Global ecommerce has grown 13% annually over the past five years and is now a vital part of a retailer’s multi-channel strategy. In particular, 2012 was a tremendous year for ecommerce. Global sales crossed US$1 trillion for the first time, while Asia-Pacific ecommerce revenues grew 2.2x faster than North America. To top it off, Chinese ecommerce giant Alibaba recorded US$3 billion in sales in a single day. Never before has the world witnessed such explosive growth in ecommerce. And yet only 27.8% of the population of Asia-Pacific is currently connected to the Internet, according to Internetworldstats. Despite such low penetration rates, 46% of all internet users in the world come from Asia-Pacific. It’s clear where the opportunities for ecommerce lie in the future.
Asia-Pacific – The Next Frontier
Towards the end of 2011, the world’s largest daily deal company, Groupon, went public with a valuation of US$12.7 billion. That valuation has fallen 63% to US$4.72 billion today. Even Facebook has seen 44% of its market cap value disappear in just over a year. Contrast that picture with China’s Alibaba. In 2012, Alibaba’s combined merchandise value across its two major platforms, Taobao.com and TMall, exceeded Rmb 1 trillion (US$163 bn) and its transaction volume is likely to outstrip all American eCommerce companies combined in 2013!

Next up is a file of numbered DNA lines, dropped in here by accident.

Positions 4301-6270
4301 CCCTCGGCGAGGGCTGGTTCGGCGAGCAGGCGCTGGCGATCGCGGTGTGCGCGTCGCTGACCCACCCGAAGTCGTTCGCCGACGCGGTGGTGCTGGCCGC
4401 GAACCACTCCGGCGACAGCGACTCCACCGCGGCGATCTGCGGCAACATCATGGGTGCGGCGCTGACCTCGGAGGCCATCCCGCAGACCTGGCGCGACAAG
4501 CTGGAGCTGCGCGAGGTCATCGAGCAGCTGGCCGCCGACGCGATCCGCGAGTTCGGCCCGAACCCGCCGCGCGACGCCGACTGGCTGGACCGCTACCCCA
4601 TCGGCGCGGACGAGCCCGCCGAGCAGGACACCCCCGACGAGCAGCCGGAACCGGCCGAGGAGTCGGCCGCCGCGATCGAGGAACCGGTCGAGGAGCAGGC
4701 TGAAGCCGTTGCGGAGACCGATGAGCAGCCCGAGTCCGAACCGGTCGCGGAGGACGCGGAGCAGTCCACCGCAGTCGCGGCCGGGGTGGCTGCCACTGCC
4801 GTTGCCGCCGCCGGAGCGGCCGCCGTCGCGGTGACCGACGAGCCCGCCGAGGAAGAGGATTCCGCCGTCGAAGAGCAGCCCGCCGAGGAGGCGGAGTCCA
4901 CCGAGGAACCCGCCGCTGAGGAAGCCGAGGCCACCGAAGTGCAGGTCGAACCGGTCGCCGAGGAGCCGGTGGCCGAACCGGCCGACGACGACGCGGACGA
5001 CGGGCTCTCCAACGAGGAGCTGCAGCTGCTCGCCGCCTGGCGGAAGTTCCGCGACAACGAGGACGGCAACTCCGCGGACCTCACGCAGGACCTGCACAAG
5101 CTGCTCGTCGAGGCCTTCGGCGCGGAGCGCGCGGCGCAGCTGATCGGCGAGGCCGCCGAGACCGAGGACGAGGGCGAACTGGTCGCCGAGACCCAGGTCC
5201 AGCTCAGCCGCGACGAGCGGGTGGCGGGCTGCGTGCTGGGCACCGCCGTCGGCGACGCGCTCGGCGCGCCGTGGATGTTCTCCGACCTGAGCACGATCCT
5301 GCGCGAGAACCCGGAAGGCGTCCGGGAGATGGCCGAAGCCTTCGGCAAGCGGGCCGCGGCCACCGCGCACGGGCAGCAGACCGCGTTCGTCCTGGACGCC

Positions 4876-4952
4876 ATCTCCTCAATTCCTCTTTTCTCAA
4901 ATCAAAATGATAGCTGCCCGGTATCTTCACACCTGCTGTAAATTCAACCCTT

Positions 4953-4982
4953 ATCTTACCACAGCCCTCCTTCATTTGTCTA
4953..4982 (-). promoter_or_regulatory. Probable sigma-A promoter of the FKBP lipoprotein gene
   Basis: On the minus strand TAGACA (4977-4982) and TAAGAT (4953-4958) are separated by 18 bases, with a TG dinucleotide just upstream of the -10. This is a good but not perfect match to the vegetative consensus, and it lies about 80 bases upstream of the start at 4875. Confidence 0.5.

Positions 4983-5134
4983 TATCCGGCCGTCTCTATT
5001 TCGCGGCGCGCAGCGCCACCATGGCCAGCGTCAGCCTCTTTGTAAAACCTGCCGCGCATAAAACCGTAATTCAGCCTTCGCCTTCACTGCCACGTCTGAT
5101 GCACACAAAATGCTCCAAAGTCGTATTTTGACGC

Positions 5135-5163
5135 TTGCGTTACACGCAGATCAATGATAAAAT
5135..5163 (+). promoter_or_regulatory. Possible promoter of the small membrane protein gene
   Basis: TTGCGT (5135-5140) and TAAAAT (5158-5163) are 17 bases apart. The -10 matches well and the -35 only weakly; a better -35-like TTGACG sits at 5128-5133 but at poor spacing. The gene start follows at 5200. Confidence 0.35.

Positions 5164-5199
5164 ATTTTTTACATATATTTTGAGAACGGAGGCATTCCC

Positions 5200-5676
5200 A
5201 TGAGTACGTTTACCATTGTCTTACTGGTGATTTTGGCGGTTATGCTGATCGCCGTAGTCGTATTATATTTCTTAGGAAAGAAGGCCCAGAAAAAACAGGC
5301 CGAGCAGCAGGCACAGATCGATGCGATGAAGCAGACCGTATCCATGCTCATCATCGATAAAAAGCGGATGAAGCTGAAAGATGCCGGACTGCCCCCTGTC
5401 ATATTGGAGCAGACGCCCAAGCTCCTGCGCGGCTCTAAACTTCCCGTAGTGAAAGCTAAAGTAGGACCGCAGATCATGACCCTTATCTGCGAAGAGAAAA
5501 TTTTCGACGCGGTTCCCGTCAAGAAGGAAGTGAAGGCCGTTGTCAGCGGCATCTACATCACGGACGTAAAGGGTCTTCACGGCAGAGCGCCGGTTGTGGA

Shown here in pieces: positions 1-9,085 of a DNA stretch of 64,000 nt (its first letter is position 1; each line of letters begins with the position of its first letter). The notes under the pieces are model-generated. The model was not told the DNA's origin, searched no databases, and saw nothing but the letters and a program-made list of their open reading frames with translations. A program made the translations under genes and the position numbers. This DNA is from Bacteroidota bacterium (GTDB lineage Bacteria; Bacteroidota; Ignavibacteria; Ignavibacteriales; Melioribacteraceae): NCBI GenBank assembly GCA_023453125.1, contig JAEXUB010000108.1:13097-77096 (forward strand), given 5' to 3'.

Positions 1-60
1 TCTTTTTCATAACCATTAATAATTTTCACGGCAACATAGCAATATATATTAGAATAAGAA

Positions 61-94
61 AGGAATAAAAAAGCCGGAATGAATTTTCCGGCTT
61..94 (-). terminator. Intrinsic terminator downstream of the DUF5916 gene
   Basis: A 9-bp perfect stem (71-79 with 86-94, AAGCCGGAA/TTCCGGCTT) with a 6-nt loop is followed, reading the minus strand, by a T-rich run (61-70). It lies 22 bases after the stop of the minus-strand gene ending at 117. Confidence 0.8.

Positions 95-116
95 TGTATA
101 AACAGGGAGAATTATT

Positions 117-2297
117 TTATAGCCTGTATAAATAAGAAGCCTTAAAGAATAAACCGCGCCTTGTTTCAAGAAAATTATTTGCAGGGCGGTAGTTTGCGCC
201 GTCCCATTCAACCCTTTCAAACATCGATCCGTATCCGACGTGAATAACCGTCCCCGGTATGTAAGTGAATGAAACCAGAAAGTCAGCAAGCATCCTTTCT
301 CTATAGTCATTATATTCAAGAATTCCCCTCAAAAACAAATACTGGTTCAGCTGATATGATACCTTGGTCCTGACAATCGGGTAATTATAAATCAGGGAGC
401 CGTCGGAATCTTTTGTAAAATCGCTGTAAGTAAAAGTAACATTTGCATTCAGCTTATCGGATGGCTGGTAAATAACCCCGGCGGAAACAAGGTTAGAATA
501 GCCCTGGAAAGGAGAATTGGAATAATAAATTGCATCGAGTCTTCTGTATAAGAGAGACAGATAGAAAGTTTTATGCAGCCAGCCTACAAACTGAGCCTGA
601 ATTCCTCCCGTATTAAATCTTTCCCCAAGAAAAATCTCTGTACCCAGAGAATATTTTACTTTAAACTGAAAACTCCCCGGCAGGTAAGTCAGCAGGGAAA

And it’s not just China that is driving ecommerce growth in Asia. Countries like Indonesia, Malaysia and Singapore are playing their part. Per capita spend by Indonesians online is estimated to be US$239 and growing, according to a study by Rakuten. Additionally, 75% of Singapore’s population is connected to the Internet, and online retail sales in Malaysia, presently worth US$250 million, are expected to double over the next five years, according to management consultancy AT Kearney.
Broadly, growth in Asia-Pacific is being fuelled by the same ubiquitous drivers talked of before – an emerging middle class, with growing access to technology and devices, the propensity to spend and easier access to products and services.
There is no one-size-fits-all solution to ecommerce in Asia
Asia-Pacific represents many lands with many opportunities, no two the same. International retailers looking to take advantage of positive ecommerce trends in the region need to temper their expectations with the challenges faced.
1) Asia-Pacific is fraught with restrictive ecommerce regulations
In 2012 the Indian government eased regulation to allow foreign direct investment (FDI) into the country but decided to keep its stance on FDI on hold for B2C retail. That means foreign companies looking to do ecommerce in India cannot sell directly to customers. For a foreign online business to even have a local presence in India will require that it separates the local subsidiary, responsible for online retail operations, from the entity that is bringing in foreign capital. These laws have prompted Amazon to ask the Indian government to relax its ruling on B2C ecommerce, but to no avail.
In Indonesia, ecommerce falls under the category of Retail which is closed to any foreign investment as it sits on the negative investment list. As such no foreign investment is allowed at all into ecommerce currently, presenting a dilemma to foreign online businesses looking to tap the online market in Indonesia.
Additionally, with ecommerce booming in Malaysia and China, the governments of each country are drawing up regulations to combat fraud and monitor ecommerce activities, emphasising the growing challenges in Asia of allowing ecommerce to flourish in unfettered environments.
2) Asia-Pacific represents fragmented markets with local nuances